Some of the case law applying § 2615 erroneously uses the term "discriminate" to refer to interference with exercise of rights claims. This semantic confusion has led many courts to apply anti-discrimination law to interference cases, instead of restricting the application of such principles — assuming they are applicable to FMLA at all — to "anti-retaliation" or "anti-discrimination" cases under §§ 2615(a)(2) and (b). See Morgan v. Hilti, Inc., 108 F.3d 1319, 1323 (10th Cir. 1997); Hodgens v. General Dynamics Corp., 144 F.3d 151, 160-61 (1st Cir. 1998); King v. Preferred Tech. Group, 166 F.3d 887, 891 (7th Cir. 1999); Chaffin v. John H. Carter Co., 179 F.3d 316, 319 (5th Cir. 1999); Gleklen v. Democratic Congressional Campaign Comm., 199 F.3d 1365, 1368 (D.C. Cir. 2000); Brungart v. BellSouth Telecommunications, Inc., 231 F.3d 791, 798 (11th Cir. 2000).
The regulation we apply in this case, 29 C.F.R. 825.220, implements all the parts of 29 U.S.C. § 2615. As noted, the particular provision of the regulations prohibiting the use of FMLA-protected leave as a negative factor in employment decisions, 29 C.F.R. 825.220(c), refers to "discrimination," but actually pertains to the "interference with the exercise of rights" section of the statute, § 2615(a)(1), not the anti-retaliation or anti-discrimination sections, §§ 2615(a)(2) and (b). While the unfortunate intermixing of the two different statutory concepts is confusing, there is no doubt that 29 C.F.R. 825.220(c) serves, at least in part, to implement the interference with the exercise of rights section of the statute. See 29 C.F.R. 825.220(b) ("Any violations of the Act or of these regulations constitute interfering with, restraining, or denying the exercise of rights provided by the Act.").
Consequently, our analysis is fairly uncomplicated. Much as it should be obvious that the "FMLA is not implicated and does not protect an employee against disciplinary action based upon absences" if those absences are not taken for one of the reasons enumerated in the Act, Rankin, 246 F.3d at 1147 (8th Cir. 2001); see also Marchisheck v. San Mateo County, 199 F.3d 1068 (9th Cir. 1999) (determining that a terminated employee had no cause of action under the FMLA because the absences for which she was fired were not protected by the Act); Diaz 131 F.3d, at 713-14 (7th Cir. 1997) (same), the FMLA is implicated and does protect an employee against disciplinary action based on her absences if those absences are taken for one of the Act's enumerated reasons. See, e.g., Victorelli v. Shadyside Hosp., 128 F.3d 184, 190-91 (3d Cir. 1997) (reversing grant of summary judgment for the employer where there was a triable issue whether the absence that triggered the plaintiff's termination was covered by the FMLA); Rankin, 246 F.3d at 1148-49; Price v. City of Ft. Wayne, 117 F.3d 1022, 1023-27 (7th Cir. 1997).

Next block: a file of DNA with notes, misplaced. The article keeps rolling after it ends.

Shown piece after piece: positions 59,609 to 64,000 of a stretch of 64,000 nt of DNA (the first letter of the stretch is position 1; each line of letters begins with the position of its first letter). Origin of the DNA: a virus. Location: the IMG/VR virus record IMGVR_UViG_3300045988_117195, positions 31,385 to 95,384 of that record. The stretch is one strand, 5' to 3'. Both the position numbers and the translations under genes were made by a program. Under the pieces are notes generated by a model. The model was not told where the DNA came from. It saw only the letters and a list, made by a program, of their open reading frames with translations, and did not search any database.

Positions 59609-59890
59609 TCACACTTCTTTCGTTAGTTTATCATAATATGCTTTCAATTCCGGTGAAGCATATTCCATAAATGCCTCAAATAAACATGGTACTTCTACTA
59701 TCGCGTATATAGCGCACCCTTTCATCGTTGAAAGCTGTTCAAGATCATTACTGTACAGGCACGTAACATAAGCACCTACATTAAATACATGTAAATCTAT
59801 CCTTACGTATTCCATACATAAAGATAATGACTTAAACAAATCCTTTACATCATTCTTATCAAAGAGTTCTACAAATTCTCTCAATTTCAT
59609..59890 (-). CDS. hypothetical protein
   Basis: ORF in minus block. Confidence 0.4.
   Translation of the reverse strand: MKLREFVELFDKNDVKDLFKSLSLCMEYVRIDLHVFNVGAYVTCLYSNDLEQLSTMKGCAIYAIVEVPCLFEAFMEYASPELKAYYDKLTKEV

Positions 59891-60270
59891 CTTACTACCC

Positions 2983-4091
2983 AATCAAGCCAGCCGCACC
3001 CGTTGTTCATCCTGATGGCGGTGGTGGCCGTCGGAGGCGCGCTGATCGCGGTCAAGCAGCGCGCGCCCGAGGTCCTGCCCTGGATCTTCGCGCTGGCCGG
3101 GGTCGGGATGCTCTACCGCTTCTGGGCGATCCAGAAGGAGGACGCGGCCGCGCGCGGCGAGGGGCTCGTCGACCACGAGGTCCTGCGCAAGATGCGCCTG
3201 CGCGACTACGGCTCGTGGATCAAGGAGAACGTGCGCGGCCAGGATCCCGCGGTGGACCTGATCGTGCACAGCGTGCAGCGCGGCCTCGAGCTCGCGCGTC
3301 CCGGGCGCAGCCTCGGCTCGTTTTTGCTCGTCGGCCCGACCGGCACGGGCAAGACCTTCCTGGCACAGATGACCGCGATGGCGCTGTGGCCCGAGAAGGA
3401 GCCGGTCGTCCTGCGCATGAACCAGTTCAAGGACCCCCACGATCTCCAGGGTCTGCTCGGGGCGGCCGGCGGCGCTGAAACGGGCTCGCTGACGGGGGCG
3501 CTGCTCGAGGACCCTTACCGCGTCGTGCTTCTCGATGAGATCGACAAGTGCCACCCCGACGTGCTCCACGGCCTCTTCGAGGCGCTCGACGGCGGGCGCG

America West contends for quite a different approach, arguing that we should apply a McDonnell Douglas-style shifting burden-of-production analysis, familiar from anti-discrimination law, to determine whether the company illegally "retaliated" against Bachelder for using leave that was protected by the FMLA. See McDonnell Douglas Corp. v. Green, 411 U.S. 792, 93 S.Ct. 1817, 36 L.Ed.2d 668 (1973); see Reeves v. Sanderson Plumbing Products, 530 U.S. 133, 142-43, 120 S.Ct. 2097, 147 L.Ed.2d 105 (2000) (the McDonnell Douglas framework only affects the burden of production, not the burden of persuasion). The McDonnell Douglas approach is inapplicable here, however.
The regulation promulgated by the Department of Labor, 29 C.F.R. 825.220(c) plainly prohibits the use of FMLA-protected leave as a negative factor in an employment decision. In order to prevail on her claim, therefore, Bachelder need only prove by a preponderance of the evidence that her taking of FMLA-protected leave constituted a negative factor in the decision to terminate her. She can prove this claim, as one might any ordinary statutory claim, by using either direct or circumstantial evidence, or both. See e.g., Lambert v. Ackerly, 180 F.3d 997 (9th Cir. 1999) (en banc) (using both direct and circumstantial evidence to prove prohibited act under the Fair Labor Standards Act); Davis Supermarkets, Inc. v. NLRB, 2 F.3d 1162 (D.C. Cir. 1993) (using both direct and circumstantial evidence to prove unfair labor practice under NLRA); Reeves, 530 U.S. at 142-43, 120 S.Ct. 2097 (2000) (circumstantial evidence, including evidence that the employer's explanation of its decision was false, can meet an employee's burden of persuasion in a Title VII case). No scheme shifting the burden of production back and forth is required.